Original Research

Preparing for export? Medical and nursing student migration intentions post-qualification in South Africa

Gavin George, Candice Reardon
African Journal of Primary Health Care & Family Medicine | Vol 5, No 1 | a483 | DOI: https://doi.org/10.4102/phcfm.v5i1.483 | © 2013 Gavin George, Candice Reardon | This work is licensed under CC Attribution 4.0
Submitted: 03 September 2012 | Published: 13 May 2013

About the author(s)

Gavin George, Health Economics and HIV and AIDS Research Division, University of KwaZulu-Natal, South Africa
Candice Reardon, Health Economics and HIV and AIDS Research Division, University of KwaZulu-Natal, South Africa


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Abstract

Background: The migration of health professionals can have a profound impact on health systems around the globe. The International Organization for Migration’s (IOM) Mobility of Health Professionals Research Project (MoHProf) aimed to improve knowledge about the migration of healthcare professionals and understand migration intentions and factors influencing the migration of medical and nursing students.

Objectives: The study aimed to determine the proportion of nursing and medical studentswho were intending to emigrate, their attitudes and beliefs about, and the factors influencing their decision to emigrate.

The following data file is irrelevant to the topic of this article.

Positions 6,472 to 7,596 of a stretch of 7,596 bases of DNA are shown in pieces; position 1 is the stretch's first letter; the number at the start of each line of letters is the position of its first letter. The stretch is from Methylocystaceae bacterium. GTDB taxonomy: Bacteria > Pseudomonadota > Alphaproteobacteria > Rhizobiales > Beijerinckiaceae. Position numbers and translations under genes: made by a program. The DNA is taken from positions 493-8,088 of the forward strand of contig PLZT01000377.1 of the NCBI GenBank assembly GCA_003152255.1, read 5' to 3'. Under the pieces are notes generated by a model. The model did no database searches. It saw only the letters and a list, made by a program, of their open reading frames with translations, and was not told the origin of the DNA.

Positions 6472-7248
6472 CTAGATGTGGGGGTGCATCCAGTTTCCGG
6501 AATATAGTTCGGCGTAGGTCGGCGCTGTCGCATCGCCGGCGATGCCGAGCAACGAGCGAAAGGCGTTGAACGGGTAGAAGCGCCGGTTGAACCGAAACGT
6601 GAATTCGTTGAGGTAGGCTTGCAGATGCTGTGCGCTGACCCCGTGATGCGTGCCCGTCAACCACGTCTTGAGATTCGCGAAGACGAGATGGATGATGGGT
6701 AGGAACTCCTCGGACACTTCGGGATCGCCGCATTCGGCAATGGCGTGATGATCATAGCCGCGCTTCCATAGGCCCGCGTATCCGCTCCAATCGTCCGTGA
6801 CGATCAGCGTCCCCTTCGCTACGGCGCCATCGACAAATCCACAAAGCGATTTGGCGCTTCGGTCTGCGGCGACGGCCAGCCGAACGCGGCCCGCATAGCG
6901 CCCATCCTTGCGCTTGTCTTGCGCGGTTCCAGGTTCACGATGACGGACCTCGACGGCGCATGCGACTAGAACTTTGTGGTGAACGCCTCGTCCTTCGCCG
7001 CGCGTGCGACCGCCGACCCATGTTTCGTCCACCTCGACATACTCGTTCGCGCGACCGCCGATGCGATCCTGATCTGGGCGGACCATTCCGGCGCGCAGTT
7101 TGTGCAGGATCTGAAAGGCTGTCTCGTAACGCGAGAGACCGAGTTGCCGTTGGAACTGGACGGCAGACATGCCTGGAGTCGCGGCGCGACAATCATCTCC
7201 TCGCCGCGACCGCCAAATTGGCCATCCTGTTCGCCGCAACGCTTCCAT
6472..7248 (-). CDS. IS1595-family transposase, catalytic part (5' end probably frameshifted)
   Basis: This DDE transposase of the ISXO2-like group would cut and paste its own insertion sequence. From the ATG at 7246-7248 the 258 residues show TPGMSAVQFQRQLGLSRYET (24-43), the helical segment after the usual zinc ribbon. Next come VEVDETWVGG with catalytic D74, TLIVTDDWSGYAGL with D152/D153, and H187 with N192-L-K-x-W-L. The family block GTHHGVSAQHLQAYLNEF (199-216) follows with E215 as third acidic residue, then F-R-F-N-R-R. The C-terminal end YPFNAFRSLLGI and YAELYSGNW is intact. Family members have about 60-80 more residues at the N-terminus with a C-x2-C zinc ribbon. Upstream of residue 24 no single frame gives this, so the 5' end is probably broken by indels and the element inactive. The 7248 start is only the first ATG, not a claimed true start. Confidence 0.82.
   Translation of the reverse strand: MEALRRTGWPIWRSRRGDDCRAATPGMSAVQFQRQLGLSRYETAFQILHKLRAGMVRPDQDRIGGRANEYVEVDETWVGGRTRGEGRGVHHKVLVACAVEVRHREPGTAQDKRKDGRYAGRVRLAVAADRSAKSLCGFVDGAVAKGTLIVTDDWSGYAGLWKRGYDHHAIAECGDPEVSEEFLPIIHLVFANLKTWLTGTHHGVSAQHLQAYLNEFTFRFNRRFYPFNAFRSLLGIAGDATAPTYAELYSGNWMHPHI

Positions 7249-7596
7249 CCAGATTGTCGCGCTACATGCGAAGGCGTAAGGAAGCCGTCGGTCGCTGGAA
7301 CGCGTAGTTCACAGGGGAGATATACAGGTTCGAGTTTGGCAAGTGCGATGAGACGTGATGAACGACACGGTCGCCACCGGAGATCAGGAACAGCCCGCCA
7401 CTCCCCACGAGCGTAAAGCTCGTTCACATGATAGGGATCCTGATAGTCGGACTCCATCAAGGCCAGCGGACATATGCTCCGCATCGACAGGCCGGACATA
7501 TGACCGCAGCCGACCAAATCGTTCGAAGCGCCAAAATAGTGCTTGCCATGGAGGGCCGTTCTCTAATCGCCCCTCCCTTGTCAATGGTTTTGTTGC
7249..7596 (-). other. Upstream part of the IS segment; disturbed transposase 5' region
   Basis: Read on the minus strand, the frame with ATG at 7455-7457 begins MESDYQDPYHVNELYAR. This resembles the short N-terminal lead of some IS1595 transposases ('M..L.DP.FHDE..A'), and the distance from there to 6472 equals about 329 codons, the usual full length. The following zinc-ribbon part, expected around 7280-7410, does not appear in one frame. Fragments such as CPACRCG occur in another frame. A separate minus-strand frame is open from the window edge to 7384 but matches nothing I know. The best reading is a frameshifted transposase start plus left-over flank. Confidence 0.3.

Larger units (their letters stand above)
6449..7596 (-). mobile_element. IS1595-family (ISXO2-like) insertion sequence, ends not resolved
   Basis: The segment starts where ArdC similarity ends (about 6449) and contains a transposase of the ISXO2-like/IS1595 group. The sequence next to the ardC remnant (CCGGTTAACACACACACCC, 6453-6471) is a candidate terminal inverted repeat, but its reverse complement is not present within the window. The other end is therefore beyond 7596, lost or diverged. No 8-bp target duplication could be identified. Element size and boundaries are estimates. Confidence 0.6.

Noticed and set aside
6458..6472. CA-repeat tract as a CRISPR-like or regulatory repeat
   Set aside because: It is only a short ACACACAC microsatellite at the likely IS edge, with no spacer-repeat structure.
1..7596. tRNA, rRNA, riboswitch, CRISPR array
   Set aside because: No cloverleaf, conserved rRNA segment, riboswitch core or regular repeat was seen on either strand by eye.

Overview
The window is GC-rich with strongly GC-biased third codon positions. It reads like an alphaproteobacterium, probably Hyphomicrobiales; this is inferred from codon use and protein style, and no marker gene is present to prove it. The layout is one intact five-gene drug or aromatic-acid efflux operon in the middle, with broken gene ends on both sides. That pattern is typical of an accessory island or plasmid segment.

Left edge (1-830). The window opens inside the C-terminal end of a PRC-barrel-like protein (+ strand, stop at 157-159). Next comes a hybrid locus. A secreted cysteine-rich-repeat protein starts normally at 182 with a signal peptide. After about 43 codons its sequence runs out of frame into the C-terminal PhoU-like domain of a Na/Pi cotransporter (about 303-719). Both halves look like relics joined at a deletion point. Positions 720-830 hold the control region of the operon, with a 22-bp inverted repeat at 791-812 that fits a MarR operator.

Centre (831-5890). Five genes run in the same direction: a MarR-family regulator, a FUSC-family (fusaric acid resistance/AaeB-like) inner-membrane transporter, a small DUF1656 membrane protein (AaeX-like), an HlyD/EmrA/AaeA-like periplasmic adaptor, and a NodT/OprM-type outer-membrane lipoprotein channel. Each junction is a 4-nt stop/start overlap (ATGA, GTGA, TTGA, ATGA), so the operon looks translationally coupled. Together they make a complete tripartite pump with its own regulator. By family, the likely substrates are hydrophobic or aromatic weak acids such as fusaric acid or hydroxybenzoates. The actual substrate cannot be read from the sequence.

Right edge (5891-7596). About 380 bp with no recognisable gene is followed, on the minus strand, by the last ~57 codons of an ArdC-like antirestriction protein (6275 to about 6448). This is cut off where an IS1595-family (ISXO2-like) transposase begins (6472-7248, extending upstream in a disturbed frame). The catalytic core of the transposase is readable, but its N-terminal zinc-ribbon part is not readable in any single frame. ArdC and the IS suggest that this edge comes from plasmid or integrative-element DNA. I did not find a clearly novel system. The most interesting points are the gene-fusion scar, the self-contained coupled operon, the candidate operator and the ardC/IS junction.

Method: This study was conducted at three medical schools and one nursing school in SouthAfrica (n = 298) amongst 260 medical and 38 nursing students. One hundred and twenty-five students were in the final year of their studies and 143 were in their prefinal year. Thirty students did not indicate the year of their studies. Every student present on the day of data collection completed a questionnaire comprising psychometric and survey-based questions. Descriptive and inferential statistics were used to analyse the data.

Results: More than a third (37%) of the respondents intended to work or specialise abroad.The majority of medical (58.9%) and nursing (66.6%) students intended to leave SA within five years of completing their medical or nursing studies. The perception of poor working conditions within the health sector, such as long work hours, high patient loads, inadequate resources and occupational hazards, influenced medical students to consider emigrating from South Africa.

Conclusion: The high number of medical and nursing students intending to emigrate requires a reassessment of effectiveness of retention strategies for doctors and nurses in the South African healthcare system and actions to improve working conditions in the public healthcare sector.


Keywords

migration; medical students; poor working conditions

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Crossref Citations

1. Push and stay factors affecting Irish medical student migration intentions
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doi: 10.1007/s11845-015-1388-0